noun1 a : work especially of a painful or laborious nature : toil b : a physical or mental exertion or piece of work :task, effort c : agony, torment 2 : childbirth, labor
“Japan‘s electronics industry has been able to hold on to its status as a powerhouse exporter in spite of numerous travails, such as the collapse of the bubble economy in the 1990s.” — Tatsuo Ito, Wall StreetJournal, February 24, 2015
“But this is not the first time Bono has dabbled in journalism, or exposedhimself to the unforgiving gaze of the blogosphere. Other literary travailsinclude a blog for the Financial Timesin which he describes meeting the Japanese prime minister….” — Alexandra Topping, The Guardian, January 13, 2009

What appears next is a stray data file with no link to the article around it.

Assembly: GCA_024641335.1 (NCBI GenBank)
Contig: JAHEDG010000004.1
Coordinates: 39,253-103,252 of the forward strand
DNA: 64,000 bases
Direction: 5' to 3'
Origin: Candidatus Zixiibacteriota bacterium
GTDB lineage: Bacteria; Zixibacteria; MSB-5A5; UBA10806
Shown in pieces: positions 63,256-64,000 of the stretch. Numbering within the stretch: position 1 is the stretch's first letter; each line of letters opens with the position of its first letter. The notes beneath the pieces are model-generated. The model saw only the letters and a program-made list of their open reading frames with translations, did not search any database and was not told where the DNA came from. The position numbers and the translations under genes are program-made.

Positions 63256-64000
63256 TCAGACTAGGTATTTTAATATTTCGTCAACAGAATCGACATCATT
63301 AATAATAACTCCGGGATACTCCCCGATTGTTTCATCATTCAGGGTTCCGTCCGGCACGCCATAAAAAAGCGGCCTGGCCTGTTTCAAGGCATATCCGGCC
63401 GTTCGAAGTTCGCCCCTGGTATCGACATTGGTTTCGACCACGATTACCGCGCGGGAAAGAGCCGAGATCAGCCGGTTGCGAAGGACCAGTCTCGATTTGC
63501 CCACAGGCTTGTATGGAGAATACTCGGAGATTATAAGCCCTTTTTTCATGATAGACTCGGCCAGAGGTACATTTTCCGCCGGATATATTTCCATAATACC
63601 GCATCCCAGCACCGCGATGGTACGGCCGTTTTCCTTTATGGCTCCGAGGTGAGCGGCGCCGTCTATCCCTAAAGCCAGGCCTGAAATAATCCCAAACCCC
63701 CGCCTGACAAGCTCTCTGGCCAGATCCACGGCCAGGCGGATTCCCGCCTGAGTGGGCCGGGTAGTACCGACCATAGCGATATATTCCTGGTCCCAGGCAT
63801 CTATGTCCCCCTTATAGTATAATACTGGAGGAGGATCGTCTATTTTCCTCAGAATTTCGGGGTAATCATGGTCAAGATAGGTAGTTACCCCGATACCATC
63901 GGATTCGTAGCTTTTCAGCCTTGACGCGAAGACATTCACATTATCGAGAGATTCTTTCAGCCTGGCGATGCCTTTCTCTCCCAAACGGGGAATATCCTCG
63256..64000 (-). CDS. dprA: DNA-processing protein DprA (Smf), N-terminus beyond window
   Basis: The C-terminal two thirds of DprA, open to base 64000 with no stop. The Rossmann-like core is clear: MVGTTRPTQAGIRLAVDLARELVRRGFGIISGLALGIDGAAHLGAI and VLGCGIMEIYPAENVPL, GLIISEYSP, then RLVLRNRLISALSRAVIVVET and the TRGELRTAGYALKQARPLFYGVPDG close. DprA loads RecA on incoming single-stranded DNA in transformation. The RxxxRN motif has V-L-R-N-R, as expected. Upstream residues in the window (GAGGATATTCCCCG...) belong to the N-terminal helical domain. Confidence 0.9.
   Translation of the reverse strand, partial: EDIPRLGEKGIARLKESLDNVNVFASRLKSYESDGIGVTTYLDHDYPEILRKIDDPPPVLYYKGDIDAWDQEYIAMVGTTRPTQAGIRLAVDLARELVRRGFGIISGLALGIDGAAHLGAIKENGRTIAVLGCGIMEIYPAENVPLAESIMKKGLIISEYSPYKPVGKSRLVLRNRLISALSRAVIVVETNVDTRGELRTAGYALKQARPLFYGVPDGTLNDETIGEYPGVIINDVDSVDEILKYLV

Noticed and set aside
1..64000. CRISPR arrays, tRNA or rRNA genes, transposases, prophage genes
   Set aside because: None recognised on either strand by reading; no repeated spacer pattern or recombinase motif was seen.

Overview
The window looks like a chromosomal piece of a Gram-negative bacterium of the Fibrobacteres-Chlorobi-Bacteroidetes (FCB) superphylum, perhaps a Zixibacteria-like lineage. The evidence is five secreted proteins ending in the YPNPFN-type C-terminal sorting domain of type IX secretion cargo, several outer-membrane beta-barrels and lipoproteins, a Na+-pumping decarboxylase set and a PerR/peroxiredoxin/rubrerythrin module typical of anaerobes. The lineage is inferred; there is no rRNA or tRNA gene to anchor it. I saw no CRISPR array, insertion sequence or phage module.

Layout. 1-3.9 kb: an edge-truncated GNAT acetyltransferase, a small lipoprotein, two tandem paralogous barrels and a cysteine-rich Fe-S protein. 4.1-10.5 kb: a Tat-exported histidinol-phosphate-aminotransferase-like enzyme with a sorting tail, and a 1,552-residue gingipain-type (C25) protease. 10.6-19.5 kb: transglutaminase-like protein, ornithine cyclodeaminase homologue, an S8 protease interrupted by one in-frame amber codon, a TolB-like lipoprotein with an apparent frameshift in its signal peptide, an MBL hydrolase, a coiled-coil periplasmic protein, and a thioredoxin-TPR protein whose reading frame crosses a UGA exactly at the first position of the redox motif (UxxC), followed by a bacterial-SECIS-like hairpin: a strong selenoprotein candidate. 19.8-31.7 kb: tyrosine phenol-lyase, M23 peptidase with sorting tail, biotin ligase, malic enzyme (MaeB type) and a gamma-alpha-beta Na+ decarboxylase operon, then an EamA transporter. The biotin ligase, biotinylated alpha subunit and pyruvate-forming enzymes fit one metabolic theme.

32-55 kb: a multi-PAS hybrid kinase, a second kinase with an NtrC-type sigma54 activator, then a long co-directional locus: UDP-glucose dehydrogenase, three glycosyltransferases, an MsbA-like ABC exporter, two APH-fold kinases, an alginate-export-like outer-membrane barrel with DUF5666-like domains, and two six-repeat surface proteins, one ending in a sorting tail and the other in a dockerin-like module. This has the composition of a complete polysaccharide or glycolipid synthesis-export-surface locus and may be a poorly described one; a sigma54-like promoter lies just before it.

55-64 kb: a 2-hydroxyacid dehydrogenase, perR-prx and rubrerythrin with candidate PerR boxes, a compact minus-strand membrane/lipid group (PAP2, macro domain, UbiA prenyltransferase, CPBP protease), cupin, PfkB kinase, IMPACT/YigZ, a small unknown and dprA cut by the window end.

Did you know?
Etymologists are pretty certain thattravail comes from trepalium, the Late Latin name of an instrument of torture. We don’t know exactly what a trepalium looked like, but the word‘s history gives us an idea. Trepalium is derived from the Latin tripalis, whichmeans “having three stakes” (fromtri-, meaning “three,” and palus, meaning “stake“). From trepaliumsprang the Anglo-French verbtravailler, which originally meant “to torment” but eventually acquired the milder senses “to trouble” and “to journey.” The Anglo-French nountravail was borrowed into English in the 13th century, followed about a century later by travel, anotherdescendant of travailler.